Microsoft's Sculpt Comfort Keyboard Has A Dual-Purpose Spacebar

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News Posted: Wed, Sep 19 2012 11:33 PM
A keyboard made specifically for an operating system? Yeah, that's a thing now. Microsoft has just unveiled the new Sculpt Comfort Keyboard, a new typing apparatus designed with Windows 8 in mind. It's an ergonomic board that's sleek and subtle, with a litany of Windows 8-specific hot keys. However, the most prominent feature has to be the newfangled space bar. It's the first desktop keyboard to offer a split backspace-spacebar key. According to MS, it's research showed that "90 percent of typists use only their right thumb to press the spacebar, leaving a lot of unused real estate on the left side of the bar," and that the backspace key is the third most pressed key on the keyboard - behind the spacebar itself and the letter "e." Having to reach up for the "old" backspace key, however, is a real time waster. So, why not move it?

It'll sure be interesting to see how many people genuinely try to buck a habit that's developed over years, but you can be one of those when it ships "soon" for $59.95.


Research and Design
With the Sculpt Comfort Keyboard, Microsoft is introducing its first keyboard to feature a split backspace-spacebar key. This design choice is the result of internal research that showed 90 percent of typists use only their right thumb to press the spacebar, leaving a lot of unused real estate on the left side of the bar. Research also showed the backspace key is the third most pressed key on the keyboard - behind the spacebar itself and the letter "e" - but constantly striking backspace breaks a person's typing stride because of its location on the top right-hand corner of the keyboard. In response to these findings, Microsoft made two adjustments to help increase typing efficiency and speed:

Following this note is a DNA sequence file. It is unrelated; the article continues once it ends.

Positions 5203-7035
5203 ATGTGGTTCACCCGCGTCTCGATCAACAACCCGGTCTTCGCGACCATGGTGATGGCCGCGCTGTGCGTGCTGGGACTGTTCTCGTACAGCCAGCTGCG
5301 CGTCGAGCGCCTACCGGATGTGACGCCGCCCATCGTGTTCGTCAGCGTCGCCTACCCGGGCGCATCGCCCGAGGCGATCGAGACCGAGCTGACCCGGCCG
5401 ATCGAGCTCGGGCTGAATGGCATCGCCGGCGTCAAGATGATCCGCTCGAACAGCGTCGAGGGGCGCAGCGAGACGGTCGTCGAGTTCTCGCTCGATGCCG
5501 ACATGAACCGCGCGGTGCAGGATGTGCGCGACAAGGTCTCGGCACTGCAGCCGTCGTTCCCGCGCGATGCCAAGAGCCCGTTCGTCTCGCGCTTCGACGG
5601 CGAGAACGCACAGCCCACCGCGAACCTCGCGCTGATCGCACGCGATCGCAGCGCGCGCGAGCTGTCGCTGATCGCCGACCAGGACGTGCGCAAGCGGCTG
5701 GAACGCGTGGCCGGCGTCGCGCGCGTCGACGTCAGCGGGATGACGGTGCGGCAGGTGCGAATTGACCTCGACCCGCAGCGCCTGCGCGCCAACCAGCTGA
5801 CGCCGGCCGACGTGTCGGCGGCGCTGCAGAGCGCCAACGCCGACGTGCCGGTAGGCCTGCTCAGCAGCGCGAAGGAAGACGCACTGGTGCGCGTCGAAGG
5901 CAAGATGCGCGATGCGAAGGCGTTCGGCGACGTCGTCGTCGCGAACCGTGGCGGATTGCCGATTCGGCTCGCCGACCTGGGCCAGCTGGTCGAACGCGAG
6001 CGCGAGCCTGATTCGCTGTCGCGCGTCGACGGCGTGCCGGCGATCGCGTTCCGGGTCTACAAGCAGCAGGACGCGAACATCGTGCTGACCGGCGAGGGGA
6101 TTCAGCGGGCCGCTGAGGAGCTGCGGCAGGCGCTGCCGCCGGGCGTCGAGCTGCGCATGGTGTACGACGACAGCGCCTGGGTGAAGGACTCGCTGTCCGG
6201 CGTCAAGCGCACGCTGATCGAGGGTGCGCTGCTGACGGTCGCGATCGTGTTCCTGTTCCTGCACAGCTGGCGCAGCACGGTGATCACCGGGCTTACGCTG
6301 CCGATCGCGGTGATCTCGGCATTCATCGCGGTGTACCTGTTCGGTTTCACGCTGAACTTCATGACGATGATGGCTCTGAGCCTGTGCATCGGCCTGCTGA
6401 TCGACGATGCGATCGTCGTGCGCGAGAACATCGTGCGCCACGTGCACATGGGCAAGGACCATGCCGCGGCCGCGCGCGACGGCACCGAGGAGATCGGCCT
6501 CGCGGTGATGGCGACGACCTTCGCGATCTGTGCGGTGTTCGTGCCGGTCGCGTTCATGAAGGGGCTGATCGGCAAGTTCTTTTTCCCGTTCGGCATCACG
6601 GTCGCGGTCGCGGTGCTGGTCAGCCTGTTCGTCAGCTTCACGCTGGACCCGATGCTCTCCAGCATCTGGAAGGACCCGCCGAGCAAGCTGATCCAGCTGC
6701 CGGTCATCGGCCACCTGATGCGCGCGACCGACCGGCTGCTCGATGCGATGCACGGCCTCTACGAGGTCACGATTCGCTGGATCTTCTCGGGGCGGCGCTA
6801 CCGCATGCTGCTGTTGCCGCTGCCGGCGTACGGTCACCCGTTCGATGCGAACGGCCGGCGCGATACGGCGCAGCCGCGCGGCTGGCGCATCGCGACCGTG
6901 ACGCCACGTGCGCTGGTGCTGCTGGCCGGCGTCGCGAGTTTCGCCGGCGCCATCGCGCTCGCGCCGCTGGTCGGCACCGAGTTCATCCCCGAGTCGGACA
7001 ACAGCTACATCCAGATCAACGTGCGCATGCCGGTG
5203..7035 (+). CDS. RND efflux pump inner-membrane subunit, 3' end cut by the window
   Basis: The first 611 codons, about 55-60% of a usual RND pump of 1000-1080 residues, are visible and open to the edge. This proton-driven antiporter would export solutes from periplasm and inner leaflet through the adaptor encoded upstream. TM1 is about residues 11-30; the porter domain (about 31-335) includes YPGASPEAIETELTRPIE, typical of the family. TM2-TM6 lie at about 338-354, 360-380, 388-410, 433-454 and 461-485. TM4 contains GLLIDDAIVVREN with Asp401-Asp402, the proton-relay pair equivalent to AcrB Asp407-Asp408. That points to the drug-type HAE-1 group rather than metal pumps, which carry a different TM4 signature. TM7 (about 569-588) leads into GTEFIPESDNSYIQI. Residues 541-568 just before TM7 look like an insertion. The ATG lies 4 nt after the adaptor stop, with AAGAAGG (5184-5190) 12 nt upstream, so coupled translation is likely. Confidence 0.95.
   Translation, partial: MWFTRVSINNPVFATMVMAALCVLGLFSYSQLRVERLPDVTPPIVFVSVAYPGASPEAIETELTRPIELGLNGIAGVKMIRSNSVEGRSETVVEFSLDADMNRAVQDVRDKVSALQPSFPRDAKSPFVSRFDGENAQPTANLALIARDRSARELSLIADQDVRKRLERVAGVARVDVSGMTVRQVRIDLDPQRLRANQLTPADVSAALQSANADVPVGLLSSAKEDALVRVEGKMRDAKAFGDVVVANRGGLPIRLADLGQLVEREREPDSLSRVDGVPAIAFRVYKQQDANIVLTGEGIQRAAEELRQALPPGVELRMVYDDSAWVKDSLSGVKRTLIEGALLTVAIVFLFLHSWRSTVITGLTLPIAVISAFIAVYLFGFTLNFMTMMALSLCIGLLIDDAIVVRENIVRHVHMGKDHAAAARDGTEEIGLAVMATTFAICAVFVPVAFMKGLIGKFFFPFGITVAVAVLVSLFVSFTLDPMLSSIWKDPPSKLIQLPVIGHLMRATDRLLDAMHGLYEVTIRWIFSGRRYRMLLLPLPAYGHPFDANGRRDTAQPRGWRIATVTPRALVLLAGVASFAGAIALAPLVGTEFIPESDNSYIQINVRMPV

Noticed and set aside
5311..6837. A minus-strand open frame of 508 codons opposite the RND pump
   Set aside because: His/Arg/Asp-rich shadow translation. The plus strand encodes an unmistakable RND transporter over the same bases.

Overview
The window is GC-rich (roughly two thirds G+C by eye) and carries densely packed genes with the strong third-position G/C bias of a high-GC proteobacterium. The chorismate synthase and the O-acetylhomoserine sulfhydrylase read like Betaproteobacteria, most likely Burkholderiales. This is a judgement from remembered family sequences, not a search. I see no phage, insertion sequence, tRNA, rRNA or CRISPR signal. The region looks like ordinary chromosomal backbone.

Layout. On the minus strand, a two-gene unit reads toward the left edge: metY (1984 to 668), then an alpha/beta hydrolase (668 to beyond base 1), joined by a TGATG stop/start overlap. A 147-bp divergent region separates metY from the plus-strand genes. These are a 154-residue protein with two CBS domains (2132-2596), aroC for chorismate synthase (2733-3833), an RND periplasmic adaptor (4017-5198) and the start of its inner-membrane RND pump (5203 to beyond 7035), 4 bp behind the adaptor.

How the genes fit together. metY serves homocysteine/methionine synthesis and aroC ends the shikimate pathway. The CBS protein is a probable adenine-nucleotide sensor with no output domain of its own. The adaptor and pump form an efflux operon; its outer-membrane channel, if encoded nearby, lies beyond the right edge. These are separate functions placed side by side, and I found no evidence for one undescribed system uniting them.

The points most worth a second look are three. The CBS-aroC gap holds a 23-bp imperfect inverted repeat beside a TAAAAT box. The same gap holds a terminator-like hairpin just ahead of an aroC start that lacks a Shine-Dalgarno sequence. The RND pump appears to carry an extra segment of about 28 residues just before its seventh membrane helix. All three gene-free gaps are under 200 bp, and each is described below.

- Increased the width of the spacebar to make the bar easier to strike.
- Split the spacebar to make use of the neglected left-hand side as an extra backspace key.

Ergonomics
The Sculpt Comfort Keyboard's advanced ergonomics are the result of many unique design features. In addition to increasing typing efficiency, the keyboard's split spacebar also improves ergonomics by virtually eliminating the awkward "pinky reach" to the standard backspace key, keeping wrists in a comfortable position. The keyboard also sports Microsoft's own Contour Curve design, which features a six-degree bend in the keyboard layout with a dome-shaped arc to help promote a comfortable, neutral wrist position while keeping keys within easy reach. Its removable palm rest can be used

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Because efficient keyboard redesigns have been so popular, right Dvorak?

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Kyouya replied on Thu, Sep 20 2012 1:49 AM

I am definitely the other 10% who uses his left hand to press the space bar while typing...and I'm right handed. Let this show that just because you are right handed, it doesn't mean your other hand is useless.

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ThePinkus replied on Thu, Sep 20 2012 1:17 PM

I will suppose that this is not a gaming board... or maybe?

I am thinking about the left hand, with index, middle and ring resting on the WASD, the pink on shift-ctrl and the thumb on the spacebar.

So it depends on the latter still being in reach of the our left thumb, without moving our hand.

IF it is, than the spacebar and new backspace could actually be better than the spacebar+alt used commonly today (where alt is under the other fingers or the hand).

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3vi1 replied on Thu, Sep 20 2012 8:32 PM

i'm somewhat tempted... and somewhat skeptical.

Keyboards are the only thing Microsoft makes that I've ever recommended. I've had a lot of their natural keyboards and think they're a great product.

However.. I grew up learning to type the correct way. I use both thumbs on the spacebar for speed (though the right a tad more). i'm not sure I can break my habits at this point and not accidentally backspace over good text.

What part of "Ph'nglui mglw'nafh Cthulhu R'lyeh wgah'nagl fhtagn" don't you understand?

++++++++++++[>++++>+++++++++>+++>+<<<<-]>+++.>++++++++++.-------------.+++.>---.>--.

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deadmanet replied on Fri, Sep 21 2012 8:13 AM

Mark me down in the 10% category as well. I may be right handed, but all my years playing games using WASD, I've gotten used to using my left thumb to hit the space bar. Will admit that it's kind of a neat change, for those that are only going to use it for non-gaming purposes. Don't see it working as a gaming keyboard though.

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JOMA replied on Fri, Sep 21 2012 10:55 AM

I'm probably old fashioned but I prefer just a standard simple keyboard. I'll certainly give it a try if I have a chance.

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